Fundamentalist War and Superpower Status

Nothing could be more humiliating for a superpower than to be known as the patsy of some fundamentalist crusader sect.


Fundamentalist religious war plagues the Mideast (surely you all recall the vicious Thirty Years’ War pitting the so civilized West European Catholics and Protestants against each other) because three power centers dominate regional affairs and all three are religious states¬†combining religious intolerance with power politics, exploiting the one in the service of the other, unable to decide which they care about more, but certain in their own blinkered minds that “their” religion must conquer. The best policy for those who want a peaceful world open to international trade and travel, with steady economic progress, is to avoid taking sides. Neither Sunni Saudi crusaders, Jewish Israeli crusaders, nor Shi’i Iranian crusaders will accept American ideals about moderation, tolerance, and democracy; why should anyone expect the fundamentalists in these societies to accept ideals that so many “war party” politicians in the U.S. give nothing but lip service to? Cooperate bilaterally when it does not conflict with U.S. ideals, by all means; talk with and negotiate with on every possible occasion – if for no other reason than to find opportunities to support those Saudis, Israelis, and Iranians who do–or might–share our ideals. But avoid like the plague entangling alliances that subordinate U.S. national interests to any side in the Mideast sectarian fight. It is not in the American national interest to support the victory of any religious faction, an outcome that would fundamentally (pun intended) violate the American principle of religious freedom. Mideast sectarian battles are not our fight.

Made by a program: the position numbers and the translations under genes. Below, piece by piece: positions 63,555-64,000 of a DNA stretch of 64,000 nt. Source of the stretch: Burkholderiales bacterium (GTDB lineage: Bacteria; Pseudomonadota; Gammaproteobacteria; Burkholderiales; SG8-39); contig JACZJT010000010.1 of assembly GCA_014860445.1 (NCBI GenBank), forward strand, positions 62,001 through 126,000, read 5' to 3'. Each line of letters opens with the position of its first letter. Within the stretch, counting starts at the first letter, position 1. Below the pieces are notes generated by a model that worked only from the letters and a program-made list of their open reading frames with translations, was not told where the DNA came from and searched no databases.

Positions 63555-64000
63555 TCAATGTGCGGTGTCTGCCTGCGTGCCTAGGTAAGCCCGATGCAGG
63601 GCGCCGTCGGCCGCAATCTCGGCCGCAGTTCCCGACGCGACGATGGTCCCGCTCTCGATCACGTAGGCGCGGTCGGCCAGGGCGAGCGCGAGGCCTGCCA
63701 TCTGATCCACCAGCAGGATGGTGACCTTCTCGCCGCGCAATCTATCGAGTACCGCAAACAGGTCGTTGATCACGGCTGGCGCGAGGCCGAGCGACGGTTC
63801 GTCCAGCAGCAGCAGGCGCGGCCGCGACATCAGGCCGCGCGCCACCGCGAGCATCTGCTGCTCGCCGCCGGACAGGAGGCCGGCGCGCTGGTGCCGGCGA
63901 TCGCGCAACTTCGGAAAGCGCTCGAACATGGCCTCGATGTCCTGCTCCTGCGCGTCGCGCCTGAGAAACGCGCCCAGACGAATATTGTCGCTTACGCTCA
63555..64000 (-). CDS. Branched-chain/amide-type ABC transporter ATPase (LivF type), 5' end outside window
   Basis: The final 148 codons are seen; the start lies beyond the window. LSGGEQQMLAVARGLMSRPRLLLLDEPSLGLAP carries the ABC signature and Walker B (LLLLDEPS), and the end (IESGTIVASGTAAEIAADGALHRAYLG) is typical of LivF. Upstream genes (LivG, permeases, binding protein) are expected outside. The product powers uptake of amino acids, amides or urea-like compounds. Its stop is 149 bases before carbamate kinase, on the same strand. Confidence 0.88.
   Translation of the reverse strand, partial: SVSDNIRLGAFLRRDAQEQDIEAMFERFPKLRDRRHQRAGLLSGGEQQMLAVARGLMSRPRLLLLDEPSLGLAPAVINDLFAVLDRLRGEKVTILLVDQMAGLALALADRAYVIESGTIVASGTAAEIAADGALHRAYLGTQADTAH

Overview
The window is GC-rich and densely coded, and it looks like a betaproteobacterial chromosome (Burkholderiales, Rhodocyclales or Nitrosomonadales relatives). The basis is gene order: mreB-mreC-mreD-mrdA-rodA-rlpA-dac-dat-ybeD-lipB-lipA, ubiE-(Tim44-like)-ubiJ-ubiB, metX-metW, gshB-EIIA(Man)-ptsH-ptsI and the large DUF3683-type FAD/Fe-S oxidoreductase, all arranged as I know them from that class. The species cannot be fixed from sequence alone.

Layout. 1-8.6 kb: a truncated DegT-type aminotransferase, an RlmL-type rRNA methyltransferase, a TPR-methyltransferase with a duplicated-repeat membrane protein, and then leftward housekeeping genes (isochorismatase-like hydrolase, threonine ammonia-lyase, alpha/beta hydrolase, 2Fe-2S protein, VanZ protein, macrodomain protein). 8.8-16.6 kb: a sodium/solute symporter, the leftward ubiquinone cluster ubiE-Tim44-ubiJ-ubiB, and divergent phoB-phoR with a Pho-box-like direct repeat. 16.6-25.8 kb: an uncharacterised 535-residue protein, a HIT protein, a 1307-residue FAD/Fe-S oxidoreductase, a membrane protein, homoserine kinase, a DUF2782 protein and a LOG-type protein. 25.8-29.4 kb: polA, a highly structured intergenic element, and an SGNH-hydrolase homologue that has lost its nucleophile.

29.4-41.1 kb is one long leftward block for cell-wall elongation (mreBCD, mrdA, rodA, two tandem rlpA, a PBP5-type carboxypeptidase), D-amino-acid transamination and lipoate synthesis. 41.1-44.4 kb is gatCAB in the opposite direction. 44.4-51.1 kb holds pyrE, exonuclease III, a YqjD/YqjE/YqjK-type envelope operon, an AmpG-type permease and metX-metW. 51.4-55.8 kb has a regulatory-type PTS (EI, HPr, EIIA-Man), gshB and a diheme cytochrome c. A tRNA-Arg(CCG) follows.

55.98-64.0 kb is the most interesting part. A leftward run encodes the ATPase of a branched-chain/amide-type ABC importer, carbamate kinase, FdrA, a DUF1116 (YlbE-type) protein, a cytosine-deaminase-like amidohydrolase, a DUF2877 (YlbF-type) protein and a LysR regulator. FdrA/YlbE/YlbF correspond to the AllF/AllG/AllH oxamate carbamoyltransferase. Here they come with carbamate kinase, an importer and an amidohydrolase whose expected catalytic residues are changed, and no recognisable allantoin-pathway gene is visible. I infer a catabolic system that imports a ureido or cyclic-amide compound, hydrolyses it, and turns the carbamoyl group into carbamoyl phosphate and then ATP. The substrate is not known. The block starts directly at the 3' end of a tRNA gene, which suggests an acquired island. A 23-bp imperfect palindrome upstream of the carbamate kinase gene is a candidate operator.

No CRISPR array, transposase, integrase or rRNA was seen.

That is the context in which Americans should view this week’s troubling revelations that Washington is providing military support to Saudi military intervention in the decades-long civil war. Teaching the land that invented Salafi terror how to conduct modern military interventionism sets a bad enough precedent. Actually facilitating this new Saudi addiction by making the Pentagon an assistant to a Saudi military campaign is pouring gasoline on the fires of Mideast sectarianism. Sectarian fires do not cool down easily. Only those seeking sectarian chaos from which to profit will have any reason to rejoice at this news. ISIS will rejoice because internationalizing the Yemeni civil war will take the pressure off, giving it a chance to regroup and renew its offensive at a place of its own choosing. Saudi Salafis will rejoice because they will realize that Washington can hardly offer Riyadh military support for intervention in a foreign civil war and simultaneously conduct a serious campaign against Salafi terror (whether you call it ISIS or al Qua’ida or Wahabiism). The Israeli right will rejoice because a U.S.-Saudi military partnership to defeat Yemeni Houthis who have been fighting for many years for either autonomy or the right to participate in national politics will undermine all efforts to encourage moderation on the part of a deeply divided Iranian regime split among fundamentalists and pragmatists. All of these groups cherish¬†foreign policy goals profoundly in conflict with U.S. national interests.

The U.S., to put it bluntly, is the only superpower standing; inevitably, a tenuous and temporary situation, but that does not mean we need rush to step off our pedestal. It is a nice place to be, if you can keep your balance. It is not in the interest of a lone superpower, by definition rather a status quo state, to empower any religious crusader: these are mutually exclusive points of view. Superpowers keep their status precisely by offering something of value to the whole world equally (e.g., world peace, a reliable international currency, a fair set of rules enabling all to play the game). Nothing could be more humiliating for a superpower than to be known as the patsy of some fundamentalist crusader sect.


Leave a Reply

Fill in your details below or click an icon to log in: Logo

You are commenting using your account. Log Out /  Change )

Google+ photo

You are commenting using your Google+ account. Log Out /  Change )

Twitter picture

You are commenting using your Twitter account. Log Out /  Change )

Facebook photo

You are commenting using your Facebook account. Log Out /  Change )


Connecting to %s